“Xiaomi is the latest victim, but to Microsoft the high-prized deal would be with Huawei, which is a growing force and dominant OEM in the Android domain.”More patent extortion from Microsoft serves to remind us that there is no strategic change at Microsoft. Microsoft cannot coexist with Linux and leave it alone/live in peace; it cannot help itself, it’s a scorpion (riding on a tortoise/turtle as per the famous parable) and it just keeps pinching that which it’s exploiting for a free ride (Android in this case) while relying on regulators — through lobbying — to prevent defensive reaction from Google. Horacio Gutierrez may be gone, but nothing substantial happened or changed. Don’t believe for a second that just because Microsoft’s patent Mafia don has left it somehow means the extortion strategy stopped. Microsoft never rescinded or withdrew this, except on April 1st (as a prank).
For those who are not sure what Microsoft is doing here, how it misleads the media, and what it means in practical terms, see this article about Acer. The above is repetition of the same strategy. They are putting lipstick on a pig again.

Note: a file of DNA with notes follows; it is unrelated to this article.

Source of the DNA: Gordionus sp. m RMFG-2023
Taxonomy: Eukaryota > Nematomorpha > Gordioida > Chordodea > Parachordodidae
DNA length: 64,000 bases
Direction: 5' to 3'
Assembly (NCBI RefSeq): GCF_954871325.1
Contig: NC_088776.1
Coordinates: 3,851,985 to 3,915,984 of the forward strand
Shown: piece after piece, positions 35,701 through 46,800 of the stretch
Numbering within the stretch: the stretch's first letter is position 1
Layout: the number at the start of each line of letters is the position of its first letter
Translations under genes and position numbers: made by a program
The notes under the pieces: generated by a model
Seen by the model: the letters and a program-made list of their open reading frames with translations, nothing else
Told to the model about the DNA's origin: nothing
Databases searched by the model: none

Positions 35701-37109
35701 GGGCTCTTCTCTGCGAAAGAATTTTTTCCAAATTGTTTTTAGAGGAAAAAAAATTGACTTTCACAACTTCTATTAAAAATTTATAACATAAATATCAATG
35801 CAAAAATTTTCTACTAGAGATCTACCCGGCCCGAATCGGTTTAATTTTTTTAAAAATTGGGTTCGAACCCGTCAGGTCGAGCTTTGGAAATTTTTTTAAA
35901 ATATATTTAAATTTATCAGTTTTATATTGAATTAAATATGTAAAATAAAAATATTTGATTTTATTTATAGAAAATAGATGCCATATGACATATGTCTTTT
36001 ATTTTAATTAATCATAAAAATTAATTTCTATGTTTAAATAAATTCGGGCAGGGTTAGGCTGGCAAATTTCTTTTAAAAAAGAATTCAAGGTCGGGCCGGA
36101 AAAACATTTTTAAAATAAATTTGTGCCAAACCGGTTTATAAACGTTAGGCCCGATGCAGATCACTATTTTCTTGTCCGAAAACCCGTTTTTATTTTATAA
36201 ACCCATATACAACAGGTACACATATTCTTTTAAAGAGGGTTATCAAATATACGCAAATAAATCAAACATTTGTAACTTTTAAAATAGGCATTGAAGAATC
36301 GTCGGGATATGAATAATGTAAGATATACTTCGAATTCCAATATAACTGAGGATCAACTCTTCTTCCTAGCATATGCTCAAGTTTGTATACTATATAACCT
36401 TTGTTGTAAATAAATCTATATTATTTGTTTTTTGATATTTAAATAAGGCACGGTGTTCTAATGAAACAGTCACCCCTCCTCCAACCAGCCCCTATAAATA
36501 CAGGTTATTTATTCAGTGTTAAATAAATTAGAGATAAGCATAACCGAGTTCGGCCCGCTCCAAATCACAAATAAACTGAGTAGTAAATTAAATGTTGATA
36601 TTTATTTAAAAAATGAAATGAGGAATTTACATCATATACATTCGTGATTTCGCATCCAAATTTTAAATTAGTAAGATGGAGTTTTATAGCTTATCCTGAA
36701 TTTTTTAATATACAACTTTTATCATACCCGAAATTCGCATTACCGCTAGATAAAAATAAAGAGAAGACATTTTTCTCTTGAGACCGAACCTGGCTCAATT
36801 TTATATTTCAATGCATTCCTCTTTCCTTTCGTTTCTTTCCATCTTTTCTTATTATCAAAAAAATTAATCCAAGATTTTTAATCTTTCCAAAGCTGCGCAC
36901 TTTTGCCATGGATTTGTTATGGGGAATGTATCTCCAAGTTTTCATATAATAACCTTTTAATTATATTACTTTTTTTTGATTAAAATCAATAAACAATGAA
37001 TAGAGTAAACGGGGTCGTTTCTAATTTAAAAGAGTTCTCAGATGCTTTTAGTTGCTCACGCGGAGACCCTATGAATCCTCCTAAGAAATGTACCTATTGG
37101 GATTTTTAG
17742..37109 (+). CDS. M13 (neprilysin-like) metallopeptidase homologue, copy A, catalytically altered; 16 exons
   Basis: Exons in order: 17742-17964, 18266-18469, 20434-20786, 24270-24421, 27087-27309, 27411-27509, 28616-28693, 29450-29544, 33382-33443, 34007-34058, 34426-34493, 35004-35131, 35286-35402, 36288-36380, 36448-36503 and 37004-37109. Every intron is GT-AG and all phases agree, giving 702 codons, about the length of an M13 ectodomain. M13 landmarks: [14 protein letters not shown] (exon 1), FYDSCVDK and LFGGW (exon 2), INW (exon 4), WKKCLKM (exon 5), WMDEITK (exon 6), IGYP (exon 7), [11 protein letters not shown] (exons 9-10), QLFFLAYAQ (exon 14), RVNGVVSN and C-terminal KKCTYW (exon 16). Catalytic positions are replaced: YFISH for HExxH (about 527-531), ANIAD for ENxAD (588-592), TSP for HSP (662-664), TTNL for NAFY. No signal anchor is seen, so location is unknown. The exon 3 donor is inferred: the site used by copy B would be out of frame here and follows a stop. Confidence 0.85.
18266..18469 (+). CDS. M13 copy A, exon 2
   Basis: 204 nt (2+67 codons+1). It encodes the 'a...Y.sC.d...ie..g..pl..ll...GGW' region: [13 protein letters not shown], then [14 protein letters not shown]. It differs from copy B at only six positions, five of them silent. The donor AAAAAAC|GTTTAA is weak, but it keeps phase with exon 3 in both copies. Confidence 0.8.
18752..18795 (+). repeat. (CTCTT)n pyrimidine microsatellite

“This has nothing to do with access to services, it’s just how they dress up patent extortion and the coercion which comes with it.”In short, Microsoft tells Xiaomi, “do what we say or we’ll sue you with patents.” In other words, Microsoft threatens litigation and gives a “get out” clause (make Android become just a Microsoft platform). Having just killed Windows on mobile, this is all Microsoft has left. It uses blackmail tactics to impose its malware/spyware on potentially billions of phones. The ‘official’ announcement says this:
Microsoft Corp. and Xiaomi Inc. have expanded their global partnership to provide innovative user experiences on mobile devices. As part of the agreement, Xiaomi will ship Microsoft Office and Skype on Xiaomi Android smartphones and tablets. As a result, tens of millions of consumers and business customers in China, India and around the world will have new ways to work, collaborate and communicate. The companies’ new collaboration also includes a cross-license and patent transfer agreement.
Don’t be misled by “cross-license and patent transfer agreement.” It’s a settlement basically. The FFII’s President responded to this as follows: “Microsoft is the biggest patent troll.”